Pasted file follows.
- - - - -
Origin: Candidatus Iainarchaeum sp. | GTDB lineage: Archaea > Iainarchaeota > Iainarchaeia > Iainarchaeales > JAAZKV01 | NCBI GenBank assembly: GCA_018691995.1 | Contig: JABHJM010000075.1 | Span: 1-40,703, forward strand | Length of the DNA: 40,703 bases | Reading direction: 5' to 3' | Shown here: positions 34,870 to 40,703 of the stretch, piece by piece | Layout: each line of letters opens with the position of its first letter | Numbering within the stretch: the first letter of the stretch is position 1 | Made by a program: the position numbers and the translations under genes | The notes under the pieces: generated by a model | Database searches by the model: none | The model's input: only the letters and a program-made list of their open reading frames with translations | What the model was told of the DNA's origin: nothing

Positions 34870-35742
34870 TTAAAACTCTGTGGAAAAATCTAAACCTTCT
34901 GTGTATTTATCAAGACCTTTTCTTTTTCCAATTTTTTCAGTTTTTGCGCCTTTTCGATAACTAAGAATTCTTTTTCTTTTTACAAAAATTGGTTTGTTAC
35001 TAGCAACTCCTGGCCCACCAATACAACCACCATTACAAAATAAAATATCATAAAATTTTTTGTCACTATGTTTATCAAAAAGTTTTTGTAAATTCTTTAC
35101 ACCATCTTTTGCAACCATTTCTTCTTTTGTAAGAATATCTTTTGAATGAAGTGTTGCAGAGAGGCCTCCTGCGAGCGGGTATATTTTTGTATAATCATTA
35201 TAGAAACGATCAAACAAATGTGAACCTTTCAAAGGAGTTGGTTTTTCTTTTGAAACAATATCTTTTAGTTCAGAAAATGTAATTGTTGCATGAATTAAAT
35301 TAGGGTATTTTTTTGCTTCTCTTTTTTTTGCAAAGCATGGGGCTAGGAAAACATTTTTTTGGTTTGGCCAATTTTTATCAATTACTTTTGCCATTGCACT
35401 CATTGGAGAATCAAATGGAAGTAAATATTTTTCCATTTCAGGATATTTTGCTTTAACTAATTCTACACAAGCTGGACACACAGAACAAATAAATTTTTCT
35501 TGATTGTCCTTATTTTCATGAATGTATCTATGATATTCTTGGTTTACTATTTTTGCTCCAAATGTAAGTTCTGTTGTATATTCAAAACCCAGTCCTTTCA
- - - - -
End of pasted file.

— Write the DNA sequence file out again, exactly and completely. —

Origin: Candidatus Iainarchaeum sp. | GTDB lineage: Archaea > Iainarchaeota > Iainarchaeia > Iainarchaeales > JAAZKV01 | NCBI GenBank assembly: GCA_018691995.1 | Contig: JABHJM010000075.1 | Span: 1-40,703, forward strand | Length of the DNA: 40,703 bases | Reading direction: 5' to 3' | Shown here: positions 34,870 to 40,703 of the stretch, piece by piece | Layout: each line of letters opens with the position of its first letter | Numbering within the stretch: the first letter of the stretch is position 1 | Made by a program: the position numbers and the translations under genes | The notes under the pieces: generated by a model | Database searches by the model: none | The model's input: only the letters and a program-made list of their open reading frames with translations | What the model was told of the DNA's origin: nothing

Positions 34870-35742
34870 TTAAAACTCTGTGGAAAAATCTAAACCTTCT
34901 GTGTATTTATCAAGACCTTTTCTTTTTCCAATTTTTTCAGTTTTTGCGCCTTTTCGATAACTAAGAATTCTTTTTCTTTTTACAAAAATTGGTTTGTTAC
35001 TAGCAACTCCTGGCCCACCAATACAACCACCATTACAAAATAAAATATCATAAAATTTTTTGTCACTATGTTTATCAAAAAGTTTTTGTAAATTCTTTAC
35101 ACCATCTTTTGCAACCATTTCTTCTTTTGTAAGAATATCTTTTGAATGAAGTGTTGCAGAGAGGCCTCCTGCGAGCGGGTATATTTTTGTATAATCATTA
35201 TAGAAACGATCAAACAAATGTGAACCTTTCAAAGGAGTTGGTTTTTCTTTTGAAACAATATCTTTTAGTTCAGAAAATGTAATTGTTGCATGAATTAAAT
35301 TAGGGTATTTTTTTGCTTCTCTTTTTTTTGCAAAGCATGGGGCTAGGAAAACATTTTTTTGGTTTGGCCAATTTTTATCAATTACTTTTGCCATTGCACT
35401 CATTGGAGAATCAAATGGAAGTAAATATTTTTCCATTTCAGGATATTTTGCTTTAACTAATTCTACACAAGCTGGACACACAGAACAAATAAATTTTTCT
35501 TGATTGTCCTTATTTTCATGAATGTATCTATGATATTCTTGGTTTACTATTTTTGCTCCAAATGTAAGTTCTGTTGTATATTCAAAACCCAGTCCTTTCA